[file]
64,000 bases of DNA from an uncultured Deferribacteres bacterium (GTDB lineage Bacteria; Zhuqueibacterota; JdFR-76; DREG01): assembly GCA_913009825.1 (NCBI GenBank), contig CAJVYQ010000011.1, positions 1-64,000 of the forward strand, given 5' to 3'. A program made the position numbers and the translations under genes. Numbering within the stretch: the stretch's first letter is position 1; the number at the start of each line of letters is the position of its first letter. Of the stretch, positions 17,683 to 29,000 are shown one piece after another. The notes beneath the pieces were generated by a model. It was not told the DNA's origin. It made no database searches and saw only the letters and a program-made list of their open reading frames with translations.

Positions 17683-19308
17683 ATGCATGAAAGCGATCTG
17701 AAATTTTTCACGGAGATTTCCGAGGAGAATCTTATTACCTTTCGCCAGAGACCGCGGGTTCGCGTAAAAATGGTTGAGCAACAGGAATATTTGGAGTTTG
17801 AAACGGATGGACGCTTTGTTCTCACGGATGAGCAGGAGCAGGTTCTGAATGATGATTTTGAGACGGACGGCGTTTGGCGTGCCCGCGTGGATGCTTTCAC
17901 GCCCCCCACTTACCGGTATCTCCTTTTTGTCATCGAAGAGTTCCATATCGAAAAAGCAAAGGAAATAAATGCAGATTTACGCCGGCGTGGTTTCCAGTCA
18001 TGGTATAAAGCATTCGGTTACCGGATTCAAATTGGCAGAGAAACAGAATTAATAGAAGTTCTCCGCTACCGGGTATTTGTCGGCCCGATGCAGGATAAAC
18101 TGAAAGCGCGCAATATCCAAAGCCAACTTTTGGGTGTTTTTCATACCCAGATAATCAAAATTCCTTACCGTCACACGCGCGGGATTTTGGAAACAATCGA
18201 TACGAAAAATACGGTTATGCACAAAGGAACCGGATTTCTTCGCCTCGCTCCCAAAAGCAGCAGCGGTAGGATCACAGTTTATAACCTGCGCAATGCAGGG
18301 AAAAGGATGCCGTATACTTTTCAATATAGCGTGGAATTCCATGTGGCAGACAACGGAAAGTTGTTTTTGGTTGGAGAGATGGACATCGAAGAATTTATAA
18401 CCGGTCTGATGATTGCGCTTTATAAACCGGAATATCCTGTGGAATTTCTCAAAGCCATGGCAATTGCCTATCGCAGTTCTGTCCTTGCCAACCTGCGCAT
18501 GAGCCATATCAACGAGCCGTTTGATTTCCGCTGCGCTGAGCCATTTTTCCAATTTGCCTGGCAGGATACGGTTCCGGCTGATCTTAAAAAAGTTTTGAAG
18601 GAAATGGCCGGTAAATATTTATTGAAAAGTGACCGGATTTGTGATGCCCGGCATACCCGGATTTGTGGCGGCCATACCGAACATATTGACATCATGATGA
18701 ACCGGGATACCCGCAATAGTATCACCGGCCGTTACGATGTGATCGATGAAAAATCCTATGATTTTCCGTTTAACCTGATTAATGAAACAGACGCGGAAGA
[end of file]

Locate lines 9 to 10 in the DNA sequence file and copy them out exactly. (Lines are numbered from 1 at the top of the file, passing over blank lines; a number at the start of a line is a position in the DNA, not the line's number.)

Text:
18201 TACGAAAAATACGGTTATGCACAAAGGAACCGGATTTCTTCGCCTCGCTCCCAAAAGCAGCAGCGGTAGGATCACAGTTTATAACCTGCGCAATGCAGGG
18301 AAAAGGATGCCGTATACTTTTCAATATAGCGTGGAATTCCATGTGGCAGACAACGGAAAGTTGTTTTTGGTTGGAGAGATGGACATCGAAGAATTTATAA